To answer this, I need to clarify where and how I have worked with sugar.  There have been two types of locations: sea-level at reasonable humidity rates (50-100%), and high altitude (5500 ft +) at low humidity rates (less than 15%) and at reasonable humidity rates (50%+).  I would love to try working sugar in a low humidity/low altitude location, I just haven't been in the right place at the right time to try it.  Based upon these different locations, here is what I have experienced:

From a crystallization point of view, I have not seen much difference in avoiding crystallization at different humidity levels.  The techniques to avoid crystallization (use of glucose in the recipe, careful when agitating, etc) are the same.  I have seen a difference in timing and temperature due to humidity and altitude changes to reach a desired caramel/sugar consistency, however.

For instance, when working at my current altitude versus sea level, and at low humidity levels, I reduce the temperature to which I cook the sugar solution by 8-10 degrees versus what I would do at sea level at higher humidity.  If it is humid here (which is sometimes is during monsoon season), I only reduce the temperature by about 4-6 degrees.  This indicates that both factors are a component.  As a specific example, right now at 10-15% humidity and 5500 feet in altitude, if I want a soft ball stage caramel I will cook it to 228-230 degrees F.  In July or August here the humidity will jump to 80-100%, and I will cook the same recipe to 232-234 degrees to hit the same viscosity.  At sea-level, I would have taken the recipe to 238 degrees to hit the same.  This convention (come across by great trial and error), holds true for any of our sugar based confections: fondant, caramel, toffees, nougats, pulling sugar, etc.  We hit the standard sugar stages at lower temps at low humidity levels.  My assumption for the reason for this is that at lower humidity rates and higher altitudes the rate at which the water evaporates from the supersaturated solution is higher at each degree of temperature than at higher humidity levels, meaning that we are losing water from the caramel at a faster rate and reaching the appropriate water/sugar ratio for a given stage earlier.  Note that this is merely conjecture, but it is what I am seeing in practice.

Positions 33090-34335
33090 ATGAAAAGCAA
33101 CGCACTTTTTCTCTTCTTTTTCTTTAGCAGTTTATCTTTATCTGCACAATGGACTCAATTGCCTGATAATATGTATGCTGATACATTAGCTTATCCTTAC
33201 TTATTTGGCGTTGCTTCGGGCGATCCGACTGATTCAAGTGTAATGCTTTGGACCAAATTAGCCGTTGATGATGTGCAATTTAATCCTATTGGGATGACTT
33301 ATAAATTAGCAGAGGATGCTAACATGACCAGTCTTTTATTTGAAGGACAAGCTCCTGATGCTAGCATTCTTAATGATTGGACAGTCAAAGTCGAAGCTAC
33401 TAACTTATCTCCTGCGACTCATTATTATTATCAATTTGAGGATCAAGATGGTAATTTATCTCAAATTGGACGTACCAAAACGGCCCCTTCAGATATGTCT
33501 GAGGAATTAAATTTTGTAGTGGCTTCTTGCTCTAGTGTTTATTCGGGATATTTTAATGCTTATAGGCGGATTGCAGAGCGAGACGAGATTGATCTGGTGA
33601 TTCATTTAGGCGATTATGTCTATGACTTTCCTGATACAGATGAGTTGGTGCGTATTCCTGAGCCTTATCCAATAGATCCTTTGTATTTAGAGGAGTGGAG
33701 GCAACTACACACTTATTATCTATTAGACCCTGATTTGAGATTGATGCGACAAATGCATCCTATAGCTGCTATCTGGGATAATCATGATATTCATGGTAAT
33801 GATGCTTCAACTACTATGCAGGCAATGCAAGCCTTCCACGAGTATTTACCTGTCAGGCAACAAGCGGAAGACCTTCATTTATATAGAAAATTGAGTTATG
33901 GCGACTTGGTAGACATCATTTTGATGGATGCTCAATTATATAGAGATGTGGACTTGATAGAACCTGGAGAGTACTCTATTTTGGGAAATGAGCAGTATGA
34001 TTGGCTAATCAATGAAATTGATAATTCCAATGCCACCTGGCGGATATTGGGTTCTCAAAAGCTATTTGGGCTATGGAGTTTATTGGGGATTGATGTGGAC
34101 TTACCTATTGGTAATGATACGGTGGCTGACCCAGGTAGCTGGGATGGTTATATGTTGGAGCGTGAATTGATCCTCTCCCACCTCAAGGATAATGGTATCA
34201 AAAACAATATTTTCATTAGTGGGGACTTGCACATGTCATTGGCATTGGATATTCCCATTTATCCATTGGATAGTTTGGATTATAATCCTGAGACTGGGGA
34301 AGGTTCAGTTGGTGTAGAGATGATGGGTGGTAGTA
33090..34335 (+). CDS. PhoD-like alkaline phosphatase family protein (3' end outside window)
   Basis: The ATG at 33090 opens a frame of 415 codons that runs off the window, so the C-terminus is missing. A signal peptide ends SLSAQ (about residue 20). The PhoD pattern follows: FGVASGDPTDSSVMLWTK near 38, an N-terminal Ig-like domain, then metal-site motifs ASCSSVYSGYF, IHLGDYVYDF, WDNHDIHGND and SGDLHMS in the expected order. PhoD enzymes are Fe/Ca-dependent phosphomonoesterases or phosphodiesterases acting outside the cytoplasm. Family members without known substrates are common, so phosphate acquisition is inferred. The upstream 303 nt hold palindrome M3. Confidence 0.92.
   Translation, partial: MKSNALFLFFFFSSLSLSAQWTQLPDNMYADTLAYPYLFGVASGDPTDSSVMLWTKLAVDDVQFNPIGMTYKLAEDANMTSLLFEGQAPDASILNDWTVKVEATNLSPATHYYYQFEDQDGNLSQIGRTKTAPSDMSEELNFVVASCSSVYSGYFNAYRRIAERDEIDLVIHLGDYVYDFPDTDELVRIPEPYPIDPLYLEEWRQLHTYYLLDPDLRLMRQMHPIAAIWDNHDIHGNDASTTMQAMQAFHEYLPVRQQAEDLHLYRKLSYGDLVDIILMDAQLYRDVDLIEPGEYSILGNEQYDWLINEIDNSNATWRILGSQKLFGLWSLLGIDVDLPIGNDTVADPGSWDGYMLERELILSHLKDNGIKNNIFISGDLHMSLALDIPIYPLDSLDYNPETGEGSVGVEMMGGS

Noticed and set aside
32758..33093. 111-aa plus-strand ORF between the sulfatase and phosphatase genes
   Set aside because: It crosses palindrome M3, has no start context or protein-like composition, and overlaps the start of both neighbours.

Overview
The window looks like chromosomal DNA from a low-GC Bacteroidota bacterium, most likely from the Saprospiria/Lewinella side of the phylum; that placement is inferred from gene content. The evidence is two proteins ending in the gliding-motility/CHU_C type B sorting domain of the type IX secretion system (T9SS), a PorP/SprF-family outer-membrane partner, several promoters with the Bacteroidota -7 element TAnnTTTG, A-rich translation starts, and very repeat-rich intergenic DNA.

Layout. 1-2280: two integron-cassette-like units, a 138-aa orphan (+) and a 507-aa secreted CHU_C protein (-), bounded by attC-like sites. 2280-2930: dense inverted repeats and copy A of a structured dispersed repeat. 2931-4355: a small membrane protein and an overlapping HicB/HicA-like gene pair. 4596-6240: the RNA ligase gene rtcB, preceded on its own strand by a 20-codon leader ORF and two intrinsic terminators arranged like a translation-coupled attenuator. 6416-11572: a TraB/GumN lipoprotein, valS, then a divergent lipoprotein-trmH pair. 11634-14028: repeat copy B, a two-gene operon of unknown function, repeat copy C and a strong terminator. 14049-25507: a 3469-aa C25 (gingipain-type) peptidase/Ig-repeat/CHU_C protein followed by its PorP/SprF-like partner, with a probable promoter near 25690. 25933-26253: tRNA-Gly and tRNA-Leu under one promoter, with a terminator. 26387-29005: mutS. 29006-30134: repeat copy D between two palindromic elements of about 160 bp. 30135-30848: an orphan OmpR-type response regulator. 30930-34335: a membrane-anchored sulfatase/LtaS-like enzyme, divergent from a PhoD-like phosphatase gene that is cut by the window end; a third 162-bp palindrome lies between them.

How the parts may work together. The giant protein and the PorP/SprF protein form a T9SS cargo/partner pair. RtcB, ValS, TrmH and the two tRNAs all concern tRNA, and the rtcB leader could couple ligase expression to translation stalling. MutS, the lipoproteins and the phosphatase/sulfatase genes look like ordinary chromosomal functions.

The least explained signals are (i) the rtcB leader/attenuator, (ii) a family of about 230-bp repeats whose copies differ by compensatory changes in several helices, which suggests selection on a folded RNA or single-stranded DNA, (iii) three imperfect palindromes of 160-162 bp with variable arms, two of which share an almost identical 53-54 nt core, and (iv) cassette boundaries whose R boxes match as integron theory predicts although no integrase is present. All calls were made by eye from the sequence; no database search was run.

Back to the question of alcohol, upon reflection, every once in a while I will add alcohol (particularly a wine that may have residual sugars and adversely impact the desired flavor of the caramel) during the cooking stage, but only after the solution has come to a boil.  I have not had any crystallization issues with this, although it does seem to also speed up the stage levels but I have not experimented enough to come up with a quantified effect.

Thanks very much for this thoughtful response. Now that our weather is very cold and conditions are very dry, I noticed that my caramel is setting up at lower temperatures. I now know why. Thank you for the insight!

What about Caramels using Beer? These days it is popular to flavor caramel with beer. To create a caramel candy, When should one add the beer to the recipe? Should one reduce it separately and cook the alcohol off first?  I create a soft caramel, but one that we cut and then enrobe.